The emu is a prehistoric bird thought to have roamed the outback of Australia some 80 million years ago. Much like the Native American's relationship with the bison, the Aborigines looked upon the emu as the core of their existence. The emu provided them with food, clothing, shelter, and spiritual sustenance. Today, this bird of the past is playing a large role in the future of American agriculture.
Emus are raised in the United States and have adapted to all climactic conditions from the frigid winters of North Dakota to the humid heat of Florida. They grow to be 6 feet tall and may weigh up to 130 pounds when mature. Emus normally breed in pairs; however some farmers are experimenting with colony breeding, as well as some trios. The hen can be productive for as long as 20 years, laying between 20 to 50 eggs a season. The laying season in our area ranges from October to March. The eggs are usually dark green in color, and about 5 inches long and weighs from 350 grams for first year layers to 700 grams for seasoned hens. Most farmers artificially incubate eggs at 97.5 degrees Fahrenheit with a relative humidity of about 20 - 25%. Average incubation ranges from 50 - 52 days. Chicks are very hardy and by the age of 3 months, are usually able to tolerate most weather conditions with available heat on colder nights.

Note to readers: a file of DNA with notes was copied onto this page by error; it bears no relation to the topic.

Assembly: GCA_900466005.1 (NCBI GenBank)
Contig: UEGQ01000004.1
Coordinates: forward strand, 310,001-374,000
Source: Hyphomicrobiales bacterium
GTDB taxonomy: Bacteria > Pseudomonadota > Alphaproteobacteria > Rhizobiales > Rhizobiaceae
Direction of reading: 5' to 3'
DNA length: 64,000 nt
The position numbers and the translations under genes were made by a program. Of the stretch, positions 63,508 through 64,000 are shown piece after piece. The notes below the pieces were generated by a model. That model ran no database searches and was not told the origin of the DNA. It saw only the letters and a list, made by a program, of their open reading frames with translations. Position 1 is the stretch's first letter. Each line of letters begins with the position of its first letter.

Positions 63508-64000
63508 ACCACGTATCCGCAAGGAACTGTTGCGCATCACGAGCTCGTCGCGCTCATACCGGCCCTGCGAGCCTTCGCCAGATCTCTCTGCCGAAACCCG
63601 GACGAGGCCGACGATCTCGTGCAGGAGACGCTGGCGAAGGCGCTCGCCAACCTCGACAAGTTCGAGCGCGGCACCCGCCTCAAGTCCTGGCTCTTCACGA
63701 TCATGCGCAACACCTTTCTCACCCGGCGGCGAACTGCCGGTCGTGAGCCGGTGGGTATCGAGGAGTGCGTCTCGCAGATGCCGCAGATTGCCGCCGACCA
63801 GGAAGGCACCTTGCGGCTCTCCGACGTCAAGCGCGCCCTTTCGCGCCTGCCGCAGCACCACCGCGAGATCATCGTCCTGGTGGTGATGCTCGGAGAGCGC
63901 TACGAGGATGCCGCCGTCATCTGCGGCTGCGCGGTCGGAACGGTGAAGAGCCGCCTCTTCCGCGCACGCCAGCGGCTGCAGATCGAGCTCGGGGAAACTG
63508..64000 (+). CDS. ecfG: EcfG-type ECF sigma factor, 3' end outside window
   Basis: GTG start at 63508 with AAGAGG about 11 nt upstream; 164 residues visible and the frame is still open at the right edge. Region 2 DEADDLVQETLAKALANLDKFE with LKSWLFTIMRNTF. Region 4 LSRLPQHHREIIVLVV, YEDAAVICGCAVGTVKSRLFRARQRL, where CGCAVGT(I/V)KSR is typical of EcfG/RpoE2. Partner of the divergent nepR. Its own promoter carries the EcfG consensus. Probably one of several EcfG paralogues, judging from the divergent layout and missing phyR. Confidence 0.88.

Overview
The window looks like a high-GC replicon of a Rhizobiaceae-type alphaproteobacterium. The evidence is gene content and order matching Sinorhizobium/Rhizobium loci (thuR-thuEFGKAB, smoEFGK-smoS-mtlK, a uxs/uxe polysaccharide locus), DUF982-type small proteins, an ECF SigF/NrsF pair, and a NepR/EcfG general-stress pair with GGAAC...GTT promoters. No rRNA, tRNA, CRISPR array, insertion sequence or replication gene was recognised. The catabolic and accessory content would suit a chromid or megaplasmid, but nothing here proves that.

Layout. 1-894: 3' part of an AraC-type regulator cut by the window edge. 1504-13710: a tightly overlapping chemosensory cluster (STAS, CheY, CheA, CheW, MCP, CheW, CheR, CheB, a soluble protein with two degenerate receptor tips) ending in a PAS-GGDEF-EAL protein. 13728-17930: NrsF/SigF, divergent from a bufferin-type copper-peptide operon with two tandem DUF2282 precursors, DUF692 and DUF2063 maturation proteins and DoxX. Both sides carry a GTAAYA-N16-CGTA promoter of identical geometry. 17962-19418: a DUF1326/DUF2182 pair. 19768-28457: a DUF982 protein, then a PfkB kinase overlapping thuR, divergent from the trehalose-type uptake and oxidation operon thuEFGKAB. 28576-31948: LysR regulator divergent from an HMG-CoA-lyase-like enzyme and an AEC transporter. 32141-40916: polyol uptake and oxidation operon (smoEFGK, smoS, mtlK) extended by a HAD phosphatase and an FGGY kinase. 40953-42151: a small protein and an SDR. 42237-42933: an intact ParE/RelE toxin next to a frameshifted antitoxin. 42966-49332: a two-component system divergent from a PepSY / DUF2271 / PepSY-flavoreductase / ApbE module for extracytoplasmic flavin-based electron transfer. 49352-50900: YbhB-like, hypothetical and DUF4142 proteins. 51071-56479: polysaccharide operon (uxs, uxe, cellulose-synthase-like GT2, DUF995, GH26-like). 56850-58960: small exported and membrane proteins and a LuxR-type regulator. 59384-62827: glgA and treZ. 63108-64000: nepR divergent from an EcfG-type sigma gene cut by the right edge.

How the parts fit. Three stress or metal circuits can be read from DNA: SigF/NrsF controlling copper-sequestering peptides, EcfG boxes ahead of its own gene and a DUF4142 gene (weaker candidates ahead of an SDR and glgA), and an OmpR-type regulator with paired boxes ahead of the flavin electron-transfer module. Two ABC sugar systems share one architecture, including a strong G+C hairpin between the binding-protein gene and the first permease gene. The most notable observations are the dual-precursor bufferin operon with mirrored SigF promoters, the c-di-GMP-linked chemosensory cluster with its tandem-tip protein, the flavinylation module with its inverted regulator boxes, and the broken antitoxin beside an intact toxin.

Emus are totally usable, yielding the following products:
- A red meat, similar in taste and appearance to very lean beef, that is lower in cholesterol but higher in protein than most cuts of beef. About 25 - 35 pounds of meat can be obtained from a mature bird.
- A unique, penetrating oil. Five to six liters of oil can be obtained from a single bird. Emu oil has attracted the interest of several national and international cosmetic and pharmaceutical companies. Research is continuing in laboratories nationwide as more uses are identified for this versatile raw product.
Approximately eight square feet of hide may be obtained from the adult bird. The tanned body leather is supple and durable, while the reptilian appearance of the leg leather provides interesting contrasts when used as fashion accents. The leather is currently being used in garments, boots, wallets. key chains, and accessory items.
- Emus eggs, feathers and toenails are being used in many decorative applications. Artists carve the eggs, make music boxes and create treasures to be handed down. Feathers have been used to wipe new cars prior to painting, to create unique fashion designs, and the toenails may be polished to resemble black onyx and used in jewelry items.
American Emu Association's Web Site